Choosing an expert to help you get pregnant is one of the most important decisions you’ll ever make.
To help you in your quest, we went to the top authorities for inside advice on what to look for when choosing a fertility specialist.
When is it time to see a fertility specialist? “If a couple has been trying to have a baby for a year without success if the woman is under 35—and six months if she’s over 35—they should have an infertility workup,” says Owen K. Davis, M.D., associate director of IVF at The Center for Reproductive Medicine and Infertility, and chief of the division of gynecology at the Weill Medical College of Cornell University in New York City. “Your ob/gyn may be able to do part of the workup. If not, you’ll need to see a reproductive endocrinologist, a board-certified ob/gyn who is also board certified in infertility.” To find a reproductive endocrinologist:
Ask your ob/gyn for a recommendation. And if you know someone who has been successfully treated for infertility, find out who her doctor is.
Get referrals from a national medical society. The American Society of Reproductive Medicine, www.ASRM.org, and the Society for Reproductive Technology, www.SART.org, will provide you with the names of reproductive endocrinologists in your area. Patient organizations like the American Infertility Association, www.americaninfertility.org, and RESOLVE, www.resolve.org, can also recommend fertility doctors.
Find a physician who does it all. “Look for a reproductive endocrinologist who offers a full range of services—from the basic evaluation and diagnosis of your problem to treating it,” says Dr. Davis. “A good one can do the whole gamut.”
Set up a meeting and bring your partner. This is known as the initial consultation, and it should be thorough. The doctor will review your medical history and records looking for factors that might explain your infertility, and you’ll be given a physical exam. “After that, you’ll talk about the game plan, says Dr. Davis. “Will it be further diagnostic testing or treatment? Will the treatment be surgery or inducing ovulation?”
Be sure the chemistry is right. You may end up working with the physician for months—or longer. “Infertility treatment is emotionally difficult and physically taxing,” says Dr. Davis. “You need a doctor with whom you feel comfortable.”
Find out how accessible the fertility specialist is. “Ask ‘if I have a question or problem, can I talk to you? Will you communicate with me by email?’” advises Dr. Davis. If tests indicate that IVF (in vitro fertilization) is your best hope of having a baby, “it’s very important to do your legwork in determining which clinic to go to,” says Dr. Davis. Your reproductive endocrinologist is probably affiliated with an IVF clinic, and if you like your doctor, you’ll want to check out the facility he or she works with. You can also get referrals from RESOLVE and the American Infertility Association. Here’s what to look for when evaluating a fertility clinic:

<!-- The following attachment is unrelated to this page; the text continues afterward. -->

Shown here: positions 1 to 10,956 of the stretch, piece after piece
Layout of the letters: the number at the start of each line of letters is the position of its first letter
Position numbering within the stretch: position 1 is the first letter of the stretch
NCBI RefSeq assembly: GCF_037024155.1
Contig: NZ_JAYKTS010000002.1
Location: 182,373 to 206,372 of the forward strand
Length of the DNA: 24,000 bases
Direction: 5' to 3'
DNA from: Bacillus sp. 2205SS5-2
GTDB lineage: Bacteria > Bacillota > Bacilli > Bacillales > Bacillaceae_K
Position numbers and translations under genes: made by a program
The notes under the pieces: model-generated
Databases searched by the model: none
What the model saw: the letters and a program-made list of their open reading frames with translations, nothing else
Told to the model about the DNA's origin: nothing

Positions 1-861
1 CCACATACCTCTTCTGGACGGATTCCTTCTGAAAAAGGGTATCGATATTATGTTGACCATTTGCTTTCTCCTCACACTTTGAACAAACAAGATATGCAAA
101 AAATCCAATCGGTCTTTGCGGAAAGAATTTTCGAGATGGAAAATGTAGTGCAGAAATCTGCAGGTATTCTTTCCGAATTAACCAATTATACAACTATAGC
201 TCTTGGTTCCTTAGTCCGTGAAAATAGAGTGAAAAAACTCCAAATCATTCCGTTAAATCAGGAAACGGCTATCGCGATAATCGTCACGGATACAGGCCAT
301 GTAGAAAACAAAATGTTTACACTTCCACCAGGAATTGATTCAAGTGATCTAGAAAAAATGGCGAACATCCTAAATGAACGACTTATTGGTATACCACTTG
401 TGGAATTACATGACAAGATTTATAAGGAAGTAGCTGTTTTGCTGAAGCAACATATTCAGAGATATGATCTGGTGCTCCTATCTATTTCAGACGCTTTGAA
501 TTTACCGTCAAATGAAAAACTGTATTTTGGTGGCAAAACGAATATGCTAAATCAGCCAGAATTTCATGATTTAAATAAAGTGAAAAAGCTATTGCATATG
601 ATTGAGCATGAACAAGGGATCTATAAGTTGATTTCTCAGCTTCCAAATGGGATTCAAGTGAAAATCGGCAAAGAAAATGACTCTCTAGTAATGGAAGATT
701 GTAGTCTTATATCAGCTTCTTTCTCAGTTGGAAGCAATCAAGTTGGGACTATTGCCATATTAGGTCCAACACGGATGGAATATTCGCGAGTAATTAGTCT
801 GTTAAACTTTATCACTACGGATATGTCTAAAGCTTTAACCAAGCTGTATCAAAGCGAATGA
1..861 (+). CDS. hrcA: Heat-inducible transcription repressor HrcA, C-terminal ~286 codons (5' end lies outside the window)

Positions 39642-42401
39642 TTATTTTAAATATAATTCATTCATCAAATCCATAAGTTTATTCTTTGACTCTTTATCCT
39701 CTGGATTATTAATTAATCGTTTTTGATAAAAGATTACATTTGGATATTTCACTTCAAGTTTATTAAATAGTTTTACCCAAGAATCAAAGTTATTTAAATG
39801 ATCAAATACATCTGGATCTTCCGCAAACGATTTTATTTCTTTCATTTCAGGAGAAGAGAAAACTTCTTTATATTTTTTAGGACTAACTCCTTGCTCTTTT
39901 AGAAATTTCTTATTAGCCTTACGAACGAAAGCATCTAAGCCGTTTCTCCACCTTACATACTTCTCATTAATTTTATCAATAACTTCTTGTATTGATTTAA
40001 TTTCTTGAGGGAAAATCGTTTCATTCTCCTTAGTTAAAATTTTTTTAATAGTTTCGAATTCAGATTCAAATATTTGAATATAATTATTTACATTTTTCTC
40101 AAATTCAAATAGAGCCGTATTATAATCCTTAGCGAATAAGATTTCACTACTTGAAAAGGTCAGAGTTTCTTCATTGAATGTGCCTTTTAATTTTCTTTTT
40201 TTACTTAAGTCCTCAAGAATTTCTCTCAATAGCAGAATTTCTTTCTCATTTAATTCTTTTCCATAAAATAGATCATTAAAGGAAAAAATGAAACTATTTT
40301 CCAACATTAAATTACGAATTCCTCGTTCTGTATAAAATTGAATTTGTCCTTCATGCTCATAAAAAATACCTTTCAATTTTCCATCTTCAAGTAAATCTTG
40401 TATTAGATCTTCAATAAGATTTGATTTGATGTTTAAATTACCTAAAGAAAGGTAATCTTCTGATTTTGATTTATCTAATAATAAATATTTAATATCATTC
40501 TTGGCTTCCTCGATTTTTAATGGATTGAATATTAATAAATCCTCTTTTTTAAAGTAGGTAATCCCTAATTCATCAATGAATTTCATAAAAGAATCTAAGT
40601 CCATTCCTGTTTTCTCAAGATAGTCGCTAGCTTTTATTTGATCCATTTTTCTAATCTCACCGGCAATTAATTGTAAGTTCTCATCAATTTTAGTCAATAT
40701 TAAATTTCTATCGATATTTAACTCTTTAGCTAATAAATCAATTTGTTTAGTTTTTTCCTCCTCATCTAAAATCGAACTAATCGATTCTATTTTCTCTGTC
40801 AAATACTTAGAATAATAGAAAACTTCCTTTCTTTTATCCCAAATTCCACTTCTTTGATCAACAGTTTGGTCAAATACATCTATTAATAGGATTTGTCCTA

Success rates: By law, IVF clinics have to report their success rates. The information is published at www.SART.org. The statistics will tell you how many patients the clinic has treated and in what age groups. “Look for ‘live birth rate,’” says Dr. Davis. “What you want to know is not how many women got pregnant at the clinic, but how many took home a baby.” Under age 35, the live birth rate at the top clinics nationwide is 50 percent or above. At age 40, the most successful programs have a live birth rate in the high 20s to 30 percent.
Team spirit. The clinic should be open seven days a week with doctors on call around the clock. The specialists on staff should include a urologist who has treated male infertility, a reproductive surgeon, and psychologists, psychiatrists, or social workers who specialize in infertility issues. “Treating infertility involves intense psychological issues,” says Dr. Davis. “Access to a mental health professional is crucial.”
Lab certification. Fertility clinics should have both an andrology lab that does semen analysis and prep work for insemination, and an embryology lab for the transfer of embryos during IVF. Look for labs that are certified by the state as well as by a national organization like the American College of Pathologists and the ASRM.
The payment process. Find out if your health insurance covers infertility treatment. If not, ask how the clinic handles billing. At most centers, you pay at the time of treatment. Some fertility clinics have payment plans; others offer risk-sharing or money-back guarantees if infertility treatment is unsuccessful. “Risk-sharing plans are controversial in the medical field,” says Dr. Davis. “But with full disclosure by the clinic of how the process works, and the full understanding of the patient, they may be okay.” The bottom line: “Buyer beware,” says Dr. Davis. “Make sure there are no hidden fees involved.”
A version of this article originally appeared in the 2004 Premier issue of Conceive Magazine.
Related Topics: Assisted Reproduction; Fertility Drugs; Infertility Stress; Infertility Support; IVF